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ARS Home » Pacific West Area » Kimberly, Idaho » Northwest Irrigation and Soils Research » Research » Publications at this Location » Publication #304931

Research Project: Improved Sugar Beet Germplasm and Innovative Disease Management Approaches to Increase Yield and Reduce Product Losses

Location: Northwest Irrigation and Soils Research

Title: Experimental sugar beet cultivars evaluated for rhizomania resistance and storability in Idaho, 2013

item Strausbaugh, Carl
item Eujayl, Imad
item Rearick, Eugene

Submitted to: Plant Disease Management Reports
Publication Type: Peer Reviewed Journal
Publication Acceptance Date: 6/16/2014
Publication Date: 8/12/2014
Citation: Strausbaugh, C.A., Eujayl, I.A., Rearick, E. 2014. Experimental sugar beet cultivars evaluated for rhizomania resistance and storability in Idaho, 2013. Plant Disease Management Reports. 8:FC249.

Interpretive Summary: Preventing sucrose losses in storage is important to the economic viability of the sugar beet industry. Rhizomania, caused by Beet necrotic yellow vein virus (BNYVV), is an important viral disease problem worldwide, leading to significant yield loss in both the field and storage. The primary means of controlling these problems is through host resistance. Thus, experimental sugar beet cultivars were screened to characterize them for both resistance to rhizomania and storability. All experimental cultivars had acceptable levels of rhizomania resistance based on both foliar and root symptoms. Sucrose reduction in storage ranged from 32 to 66%, indicating there is considerable room for improving storability with most cultivars. These data will aid the sugar beet industry in improving cultivar performance in the field and storage.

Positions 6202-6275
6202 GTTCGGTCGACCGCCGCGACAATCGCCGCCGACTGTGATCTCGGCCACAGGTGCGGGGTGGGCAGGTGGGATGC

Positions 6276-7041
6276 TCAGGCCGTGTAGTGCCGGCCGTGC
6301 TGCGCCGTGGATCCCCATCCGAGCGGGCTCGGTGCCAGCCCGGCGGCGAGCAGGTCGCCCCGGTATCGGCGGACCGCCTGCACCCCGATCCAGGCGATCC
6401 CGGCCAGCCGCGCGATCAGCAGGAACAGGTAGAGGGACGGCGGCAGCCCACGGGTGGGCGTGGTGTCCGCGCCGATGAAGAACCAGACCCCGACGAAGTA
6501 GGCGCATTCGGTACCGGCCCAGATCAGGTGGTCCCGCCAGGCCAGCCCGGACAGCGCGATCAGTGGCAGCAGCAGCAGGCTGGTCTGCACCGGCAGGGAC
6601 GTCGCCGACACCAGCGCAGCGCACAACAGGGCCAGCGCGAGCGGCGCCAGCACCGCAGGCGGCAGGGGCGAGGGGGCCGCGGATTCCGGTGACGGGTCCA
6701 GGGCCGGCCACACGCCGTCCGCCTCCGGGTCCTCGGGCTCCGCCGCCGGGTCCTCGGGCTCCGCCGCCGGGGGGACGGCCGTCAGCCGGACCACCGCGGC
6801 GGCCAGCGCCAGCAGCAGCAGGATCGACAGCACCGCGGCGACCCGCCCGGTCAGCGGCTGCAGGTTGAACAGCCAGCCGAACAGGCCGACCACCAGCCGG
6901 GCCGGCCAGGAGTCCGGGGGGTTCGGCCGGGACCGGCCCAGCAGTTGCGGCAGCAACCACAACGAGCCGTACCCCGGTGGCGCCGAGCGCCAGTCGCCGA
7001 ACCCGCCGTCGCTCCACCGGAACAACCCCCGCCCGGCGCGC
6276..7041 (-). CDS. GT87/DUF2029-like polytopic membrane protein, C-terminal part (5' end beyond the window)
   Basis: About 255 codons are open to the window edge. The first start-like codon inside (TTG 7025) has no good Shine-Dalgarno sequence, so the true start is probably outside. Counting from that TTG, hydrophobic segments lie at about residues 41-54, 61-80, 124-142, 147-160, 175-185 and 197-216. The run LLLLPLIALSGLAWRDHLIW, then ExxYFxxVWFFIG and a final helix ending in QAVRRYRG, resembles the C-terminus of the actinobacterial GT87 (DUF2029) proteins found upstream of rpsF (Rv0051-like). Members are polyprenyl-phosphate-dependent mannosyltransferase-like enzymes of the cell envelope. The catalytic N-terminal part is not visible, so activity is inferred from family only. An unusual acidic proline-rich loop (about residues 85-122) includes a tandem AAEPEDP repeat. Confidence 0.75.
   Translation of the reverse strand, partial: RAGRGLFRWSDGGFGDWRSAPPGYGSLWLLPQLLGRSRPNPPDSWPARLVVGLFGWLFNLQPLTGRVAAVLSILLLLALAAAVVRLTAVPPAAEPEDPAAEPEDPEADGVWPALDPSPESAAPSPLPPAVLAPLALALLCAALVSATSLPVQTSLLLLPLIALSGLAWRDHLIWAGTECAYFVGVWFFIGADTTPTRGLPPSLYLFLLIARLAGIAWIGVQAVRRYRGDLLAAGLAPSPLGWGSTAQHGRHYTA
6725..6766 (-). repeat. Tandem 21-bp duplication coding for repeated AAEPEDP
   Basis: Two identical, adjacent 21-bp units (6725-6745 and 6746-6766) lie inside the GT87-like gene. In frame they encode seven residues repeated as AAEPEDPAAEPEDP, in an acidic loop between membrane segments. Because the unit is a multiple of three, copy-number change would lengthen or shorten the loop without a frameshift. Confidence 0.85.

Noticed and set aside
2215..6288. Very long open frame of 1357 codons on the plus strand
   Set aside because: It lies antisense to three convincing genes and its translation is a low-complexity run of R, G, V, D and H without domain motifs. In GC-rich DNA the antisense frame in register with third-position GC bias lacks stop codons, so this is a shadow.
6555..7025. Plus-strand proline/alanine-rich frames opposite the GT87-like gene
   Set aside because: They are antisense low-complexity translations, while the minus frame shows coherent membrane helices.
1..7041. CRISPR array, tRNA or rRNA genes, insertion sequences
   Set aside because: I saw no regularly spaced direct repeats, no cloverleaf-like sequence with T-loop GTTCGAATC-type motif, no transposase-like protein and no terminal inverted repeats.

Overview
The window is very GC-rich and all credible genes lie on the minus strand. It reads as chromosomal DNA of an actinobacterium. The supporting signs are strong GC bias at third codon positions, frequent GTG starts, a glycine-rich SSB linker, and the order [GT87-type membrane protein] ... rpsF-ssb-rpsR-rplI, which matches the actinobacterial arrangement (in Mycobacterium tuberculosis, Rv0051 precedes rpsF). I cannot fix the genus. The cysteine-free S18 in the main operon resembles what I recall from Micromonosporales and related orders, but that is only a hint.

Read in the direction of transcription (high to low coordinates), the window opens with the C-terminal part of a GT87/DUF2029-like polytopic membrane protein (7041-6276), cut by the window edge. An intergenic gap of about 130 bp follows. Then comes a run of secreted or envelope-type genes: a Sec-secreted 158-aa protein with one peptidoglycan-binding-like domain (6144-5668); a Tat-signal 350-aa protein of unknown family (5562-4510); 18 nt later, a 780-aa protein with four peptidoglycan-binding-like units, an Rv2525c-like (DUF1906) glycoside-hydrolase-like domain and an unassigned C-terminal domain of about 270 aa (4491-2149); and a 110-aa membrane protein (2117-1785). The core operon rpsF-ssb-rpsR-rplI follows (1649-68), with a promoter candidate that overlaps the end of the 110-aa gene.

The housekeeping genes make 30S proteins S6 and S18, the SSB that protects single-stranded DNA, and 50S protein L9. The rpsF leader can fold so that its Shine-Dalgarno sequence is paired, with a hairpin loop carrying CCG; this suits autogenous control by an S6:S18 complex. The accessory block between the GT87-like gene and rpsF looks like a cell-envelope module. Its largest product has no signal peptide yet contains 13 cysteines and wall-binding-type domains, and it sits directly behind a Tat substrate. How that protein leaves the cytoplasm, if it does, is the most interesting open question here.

Technical Abstract: Rhizomania caused by Beet necrotic yellow vein virus (BNYVV) and storage losses are serious sugar beet production problems. To identify sugar beet cultivars with resistance to BNYVV and evaluate storability, 24 experimental cultivars were screened by growing them in a sugar beet field infested with BNYVV in Kimberly, ID during the 2013 growing season in a randomized complete block design with 4 replications. At harvest on 11 October 2013, roots were dug and evaluated for symptoms of rhizomania and also placed in an indoor commercial sugar beet storage building. After 123 days in storage, samples were evaluated for surface rot, weight loss, and sucrose loss. Surface root rot ranged from 7 to 76%, weight loss ranged from 6.6 to 11.6%, sucrose losses ranged from 32 to 66%, and estimated recoverable sucrose ranged from 1,643 to 8,308 lb/A. Given these response ranges, selecting cultivars for rhizomania resistance and combining this resistance with storability will lead to considerable economic benefit for the sugar beet industry.